I have to tell you this story about “Ray,” who thought he didn’t deserve help.
I used to work at a nonprofit charity for the homeless and I met Ray when he finally got housing and landed a new job. But he needed a new tool belt.
My friend heard about his situation and bought a tool belt for Ray. A fifteen-pocket leather carpenter pouch, one of the nicest ones you could buy. Ray was beside himself.
A few weeks later, somebody asked Ray how he liked the tool belt.
“I haven’t used it,” he said. “I’m not sure that I can. I don’t deserve a thing like that.”
He thought he would ruin it with himself. “The things I’ve done,” he said, “pretty much disqualify me. I feel guilty.”
Ray had told us his story before: addictions, abuse, abandonment. He never had a chance, a lap behind from the start, stuck in systemic structures beyond him. He felt he deserved his fate. But Ray learned to believe a better story about himself. He didn’t need to be good enough for the gift; the gift was good enough for him. The things he had done and the things that happened to him didn’t disqualify him from what was good. Maybe Ray really was the kind of guy who didn’t deserve it. But that was the point. It was a gift. We need that sort of grace, a grace that invites us into a better story than the one we were given.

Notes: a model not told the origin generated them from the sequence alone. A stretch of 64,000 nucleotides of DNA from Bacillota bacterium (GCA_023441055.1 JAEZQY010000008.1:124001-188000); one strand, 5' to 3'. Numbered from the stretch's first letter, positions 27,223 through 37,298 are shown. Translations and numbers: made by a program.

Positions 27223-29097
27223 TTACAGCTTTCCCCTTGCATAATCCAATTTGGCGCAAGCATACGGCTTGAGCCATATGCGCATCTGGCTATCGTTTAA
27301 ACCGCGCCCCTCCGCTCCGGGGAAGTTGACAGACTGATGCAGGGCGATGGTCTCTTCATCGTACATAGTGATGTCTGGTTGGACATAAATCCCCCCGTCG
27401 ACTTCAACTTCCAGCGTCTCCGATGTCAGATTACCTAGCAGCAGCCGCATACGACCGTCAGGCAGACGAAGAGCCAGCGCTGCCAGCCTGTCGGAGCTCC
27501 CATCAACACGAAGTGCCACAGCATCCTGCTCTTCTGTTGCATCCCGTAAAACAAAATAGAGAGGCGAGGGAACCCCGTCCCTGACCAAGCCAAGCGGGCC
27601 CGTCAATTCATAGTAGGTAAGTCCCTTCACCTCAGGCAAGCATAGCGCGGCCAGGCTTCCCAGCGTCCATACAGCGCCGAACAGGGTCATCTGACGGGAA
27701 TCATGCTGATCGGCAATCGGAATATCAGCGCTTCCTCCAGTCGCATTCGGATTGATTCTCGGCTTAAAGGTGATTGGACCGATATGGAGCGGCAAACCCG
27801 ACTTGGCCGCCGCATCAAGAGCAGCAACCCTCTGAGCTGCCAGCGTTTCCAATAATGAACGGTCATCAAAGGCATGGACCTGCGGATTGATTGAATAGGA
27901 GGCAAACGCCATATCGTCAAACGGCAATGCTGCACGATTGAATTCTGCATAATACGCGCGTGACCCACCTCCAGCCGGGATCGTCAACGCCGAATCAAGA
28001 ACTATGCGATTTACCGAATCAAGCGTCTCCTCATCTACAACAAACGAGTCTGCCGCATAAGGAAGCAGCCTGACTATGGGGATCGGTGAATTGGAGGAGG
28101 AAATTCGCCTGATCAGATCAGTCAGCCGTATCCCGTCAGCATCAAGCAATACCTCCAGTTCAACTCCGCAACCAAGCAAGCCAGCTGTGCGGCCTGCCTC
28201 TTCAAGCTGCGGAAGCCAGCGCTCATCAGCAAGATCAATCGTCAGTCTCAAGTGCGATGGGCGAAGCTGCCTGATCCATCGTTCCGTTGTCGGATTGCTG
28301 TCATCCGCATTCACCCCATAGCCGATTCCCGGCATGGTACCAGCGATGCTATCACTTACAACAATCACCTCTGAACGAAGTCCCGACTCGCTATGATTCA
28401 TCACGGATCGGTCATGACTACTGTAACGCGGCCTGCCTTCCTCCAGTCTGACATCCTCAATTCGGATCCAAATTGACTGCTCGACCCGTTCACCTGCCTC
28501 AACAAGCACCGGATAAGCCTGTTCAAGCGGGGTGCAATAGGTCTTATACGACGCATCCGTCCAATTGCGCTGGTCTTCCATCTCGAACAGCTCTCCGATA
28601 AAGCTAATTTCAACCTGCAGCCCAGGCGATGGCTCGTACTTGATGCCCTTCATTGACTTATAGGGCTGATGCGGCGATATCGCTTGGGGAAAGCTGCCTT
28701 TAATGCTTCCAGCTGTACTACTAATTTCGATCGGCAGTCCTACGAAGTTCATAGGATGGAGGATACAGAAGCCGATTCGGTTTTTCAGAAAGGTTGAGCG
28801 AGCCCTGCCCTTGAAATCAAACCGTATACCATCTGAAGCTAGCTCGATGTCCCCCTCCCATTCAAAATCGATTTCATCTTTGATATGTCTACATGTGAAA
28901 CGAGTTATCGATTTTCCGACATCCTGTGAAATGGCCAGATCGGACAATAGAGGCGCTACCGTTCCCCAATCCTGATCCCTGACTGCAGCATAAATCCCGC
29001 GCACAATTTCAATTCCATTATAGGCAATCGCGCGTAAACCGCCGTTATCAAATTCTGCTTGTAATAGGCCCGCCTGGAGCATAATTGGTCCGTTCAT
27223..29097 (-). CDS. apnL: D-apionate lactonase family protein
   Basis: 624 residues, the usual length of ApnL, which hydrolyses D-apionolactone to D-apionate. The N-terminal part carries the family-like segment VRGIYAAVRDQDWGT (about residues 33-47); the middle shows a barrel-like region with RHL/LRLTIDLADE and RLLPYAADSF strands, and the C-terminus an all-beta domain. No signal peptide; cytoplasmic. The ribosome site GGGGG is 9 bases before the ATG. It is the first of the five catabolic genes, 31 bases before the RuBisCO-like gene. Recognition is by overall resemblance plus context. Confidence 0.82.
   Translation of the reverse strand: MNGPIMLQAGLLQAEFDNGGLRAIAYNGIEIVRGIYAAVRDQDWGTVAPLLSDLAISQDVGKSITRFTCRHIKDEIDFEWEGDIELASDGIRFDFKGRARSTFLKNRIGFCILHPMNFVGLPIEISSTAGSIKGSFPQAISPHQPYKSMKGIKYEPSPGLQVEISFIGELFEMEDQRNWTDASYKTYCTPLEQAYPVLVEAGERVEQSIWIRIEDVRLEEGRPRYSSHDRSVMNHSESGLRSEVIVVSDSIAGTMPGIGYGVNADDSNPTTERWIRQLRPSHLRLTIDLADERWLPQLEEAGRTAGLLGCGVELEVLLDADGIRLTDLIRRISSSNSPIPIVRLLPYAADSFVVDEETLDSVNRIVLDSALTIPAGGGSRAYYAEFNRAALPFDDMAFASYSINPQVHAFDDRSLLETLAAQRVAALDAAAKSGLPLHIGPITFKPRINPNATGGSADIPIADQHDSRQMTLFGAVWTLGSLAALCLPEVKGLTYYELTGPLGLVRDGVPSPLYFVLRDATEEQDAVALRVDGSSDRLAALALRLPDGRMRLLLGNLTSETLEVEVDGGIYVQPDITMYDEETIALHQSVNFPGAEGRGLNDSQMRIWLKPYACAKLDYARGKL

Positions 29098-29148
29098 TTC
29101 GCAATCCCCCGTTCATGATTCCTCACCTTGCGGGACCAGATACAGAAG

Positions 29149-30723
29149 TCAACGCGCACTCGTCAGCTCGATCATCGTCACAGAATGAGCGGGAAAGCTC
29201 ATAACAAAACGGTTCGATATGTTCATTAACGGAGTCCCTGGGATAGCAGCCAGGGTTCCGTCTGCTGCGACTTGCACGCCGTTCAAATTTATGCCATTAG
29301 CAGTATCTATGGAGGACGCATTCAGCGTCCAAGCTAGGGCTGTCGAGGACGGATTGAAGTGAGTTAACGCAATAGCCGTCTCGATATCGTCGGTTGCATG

It’s true one act of kindness doesn’t dismantle a whole system. It doesn’t automatically mean we succeed. But a reminder of our dignity is the very least we need. Even as systems around us shrink us down, it never means we are small: only that we were always too big for all we were given.
I think of all the ways
our past selves
were never shown a chance
still hold us back
our bodies brutalized in headlines
our minds made hatred internalized
we believed tall tales about us
that told the whole story without us.
But all that does not see you
says nothing about you
only that they lack vision
and you are already made in an irrevocable Image.
To become someone new
often means returning to ourselves—
souls dignified, made divine,
forged in inherent worth.
And even souls inside bodies that are broke
hold a dignity that no one can revoke.
In you, I see the face of God.
– Partially adapted from my book The Voices We Carry –